Auster’s late writing has shown something of a mania for inventories — his recent non-fiction works Winter Journal (2012) and Report from the Interior (2013) are free-associative catalogues of bodily sensations and mental images, respectively — and in 4 3 2 1 at times this tendency metastasizes into unwieldy historical checklists. (“The wall going up in Berlin, Ernest Hemingway blasting a bullet through his skull in the mountains of Idaho, mobs of white racists attacking the Freedom Riders as they traveled on their buses through the South.”) But more often the surplus description is born of generosity and exuberance. Auster has radically recast his prose, stretching the clipped, oracular style of his early books into unbuttoned run-on sentences like this one, about the weekend trips Ferguson number 4 makes with his stepsister to see the city’s museums:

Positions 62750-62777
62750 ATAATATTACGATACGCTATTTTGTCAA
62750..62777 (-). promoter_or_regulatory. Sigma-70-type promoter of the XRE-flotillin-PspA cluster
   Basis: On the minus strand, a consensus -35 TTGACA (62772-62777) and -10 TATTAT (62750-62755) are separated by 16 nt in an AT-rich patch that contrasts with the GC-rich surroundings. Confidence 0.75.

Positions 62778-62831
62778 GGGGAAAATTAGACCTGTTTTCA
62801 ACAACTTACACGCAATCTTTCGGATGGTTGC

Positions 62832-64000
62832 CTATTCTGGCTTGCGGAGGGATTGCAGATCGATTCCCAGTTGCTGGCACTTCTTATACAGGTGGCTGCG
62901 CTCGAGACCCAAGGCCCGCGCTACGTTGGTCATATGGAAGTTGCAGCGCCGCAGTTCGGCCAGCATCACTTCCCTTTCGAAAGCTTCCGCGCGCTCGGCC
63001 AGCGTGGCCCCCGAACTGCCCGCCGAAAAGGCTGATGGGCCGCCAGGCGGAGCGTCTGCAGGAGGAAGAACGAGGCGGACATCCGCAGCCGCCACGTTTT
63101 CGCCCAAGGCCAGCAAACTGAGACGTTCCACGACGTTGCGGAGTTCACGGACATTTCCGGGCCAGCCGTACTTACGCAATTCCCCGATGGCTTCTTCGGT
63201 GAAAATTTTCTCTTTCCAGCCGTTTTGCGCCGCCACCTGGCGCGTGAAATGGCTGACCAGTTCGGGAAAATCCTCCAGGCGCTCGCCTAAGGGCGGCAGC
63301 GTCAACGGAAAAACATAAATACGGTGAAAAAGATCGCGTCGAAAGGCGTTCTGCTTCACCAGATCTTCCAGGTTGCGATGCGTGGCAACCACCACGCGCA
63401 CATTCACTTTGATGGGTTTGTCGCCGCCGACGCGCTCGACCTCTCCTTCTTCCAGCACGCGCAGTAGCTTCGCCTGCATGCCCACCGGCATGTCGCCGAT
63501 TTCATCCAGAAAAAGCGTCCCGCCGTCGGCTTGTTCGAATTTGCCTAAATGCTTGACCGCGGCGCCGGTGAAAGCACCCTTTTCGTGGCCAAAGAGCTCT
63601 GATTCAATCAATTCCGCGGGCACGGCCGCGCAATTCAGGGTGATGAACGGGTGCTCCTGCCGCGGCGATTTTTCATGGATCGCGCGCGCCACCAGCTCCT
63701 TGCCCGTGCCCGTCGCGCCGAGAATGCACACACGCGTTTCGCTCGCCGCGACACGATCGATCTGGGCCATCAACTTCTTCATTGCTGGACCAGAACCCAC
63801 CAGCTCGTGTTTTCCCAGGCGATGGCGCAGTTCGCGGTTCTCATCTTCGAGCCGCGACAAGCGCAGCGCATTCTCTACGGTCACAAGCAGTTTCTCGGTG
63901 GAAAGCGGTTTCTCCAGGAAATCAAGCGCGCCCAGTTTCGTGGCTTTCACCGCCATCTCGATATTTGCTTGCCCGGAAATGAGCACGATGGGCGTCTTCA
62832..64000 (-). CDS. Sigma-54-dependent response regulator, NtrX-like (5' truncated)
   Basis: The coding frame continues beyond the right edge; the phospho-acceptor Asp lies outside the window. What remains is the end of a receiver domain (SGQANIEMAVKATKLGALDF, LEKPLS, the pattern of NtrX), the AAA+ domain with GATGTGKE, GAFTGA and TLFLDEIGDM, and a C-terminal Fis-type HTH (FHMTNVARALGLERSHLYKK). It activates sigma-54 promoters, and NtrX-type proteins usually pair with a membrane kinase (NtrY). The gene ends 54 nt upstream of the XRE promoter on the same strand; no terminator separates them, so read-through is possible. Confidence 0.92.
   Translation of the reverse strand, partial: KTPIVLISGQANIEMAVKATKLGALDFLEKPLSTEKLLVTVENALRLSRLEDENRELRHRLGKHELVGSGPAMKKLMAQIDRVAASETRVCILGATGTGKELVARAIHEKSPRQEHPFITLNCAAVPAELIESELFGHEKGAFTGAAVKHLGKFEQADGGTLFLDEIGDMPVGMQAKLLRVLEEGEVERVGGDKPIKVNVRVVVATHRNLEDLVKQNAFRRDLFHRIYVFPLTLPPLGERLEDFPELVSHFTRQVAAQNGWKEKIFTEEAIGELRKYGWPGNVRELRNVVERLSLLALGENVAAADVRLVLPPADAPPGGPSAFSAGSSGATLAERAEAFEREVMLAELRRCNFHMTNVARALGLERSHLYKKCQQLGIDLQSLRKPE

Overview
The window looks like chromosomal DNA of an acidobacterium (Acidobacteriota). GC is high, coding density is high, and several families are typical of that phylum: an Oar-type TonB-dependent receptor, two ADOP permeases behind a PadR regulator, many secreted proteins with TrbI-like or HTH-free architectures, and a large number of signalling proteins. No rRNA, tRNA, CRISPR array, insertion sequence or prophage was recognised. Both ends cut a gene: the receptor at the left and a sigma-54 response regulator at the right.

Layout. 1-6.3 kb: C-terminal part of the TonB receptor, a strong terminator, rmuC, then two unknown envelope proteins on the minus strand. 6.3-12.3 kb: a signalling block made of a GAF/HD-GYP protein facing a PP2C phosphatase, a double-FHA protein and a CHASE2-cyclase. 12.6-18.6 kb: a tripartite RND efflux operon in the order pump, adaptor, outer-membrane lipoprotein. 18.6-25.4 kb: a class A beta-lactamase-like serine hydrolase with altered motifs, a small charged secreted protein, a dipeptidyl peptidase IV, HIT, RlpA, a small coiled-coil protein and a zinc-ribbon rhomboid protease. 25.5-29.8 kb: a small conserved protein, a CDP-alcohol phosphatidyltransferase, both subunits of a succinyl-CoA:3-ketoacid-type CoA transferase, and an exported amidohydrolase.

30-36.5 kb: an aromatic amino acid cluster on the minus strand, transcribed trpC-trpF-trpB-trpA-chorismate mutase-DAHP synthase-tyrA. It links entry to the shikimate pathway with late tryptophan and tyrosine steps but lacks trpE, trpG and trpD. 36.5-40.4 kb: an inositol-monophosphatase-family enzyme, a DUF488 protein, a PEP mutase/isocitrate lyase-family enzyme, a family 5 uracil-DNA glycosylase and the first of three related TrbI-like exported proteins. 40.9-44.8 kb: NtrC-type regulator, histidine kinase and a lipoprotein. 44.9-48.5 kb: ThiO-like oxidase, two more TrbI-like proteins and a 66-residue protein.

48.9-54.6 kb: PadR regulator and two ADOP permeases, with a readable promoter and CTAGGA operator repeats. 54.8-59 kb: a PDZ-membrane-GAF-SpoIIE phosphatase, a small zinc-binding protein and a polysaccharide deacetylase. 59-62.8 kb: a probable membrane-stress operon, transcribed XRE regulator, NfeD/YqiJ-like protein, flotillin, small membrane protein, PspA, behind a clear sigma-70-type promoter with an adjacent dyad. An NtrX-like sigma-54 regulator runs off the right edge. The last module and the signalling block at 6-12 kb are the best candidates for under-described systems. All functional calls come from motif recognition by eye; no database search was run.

The most memorable experience they shared together didn’t happen in a museum but in the more confined space of a gallery, the Pierre Matisse Gallery in the Fuller Building on East Fifty-seventh Street, where they saw an exhibition of recent sculptures, paintings, and drawings by Alberto Giacometti, and so pulled in were they by those mysterious, tactile, lonely works that they stayed for two hours, and when the rooms began to empty out, Pierre Matisse himself (Henri Matisse’s son!) noticed the two young people in his gallery and walked over to them, all smiles and good humor, happy to see that two new converts had been made that afternoon, and much to Ferguson’s surprise, he stood there and talked to them for the next fifteen minutes, telling them stories about Giacometti and his studio in Paris, about his own transplantation to America in 1924 and the founding of his gallery in 1931, about the tough years of the war when so many European artists were destitute, great artists like Miró and so many others, and how they wouldn’t have survived without help from their friends in America, and then, on an impulse, Pierre Matisse led them to a back room of the gallery, an office with desks and typewriters and bookcases, and one by one he took down from the shelves of those bookcases a dozen or so catalogues from past exhibitions by Giacometti, Miró, Chagall, Balthus, and Dubuffet and handed them to the two astonished teenagers, saying, You two children are the future, and maybe these will help with your education.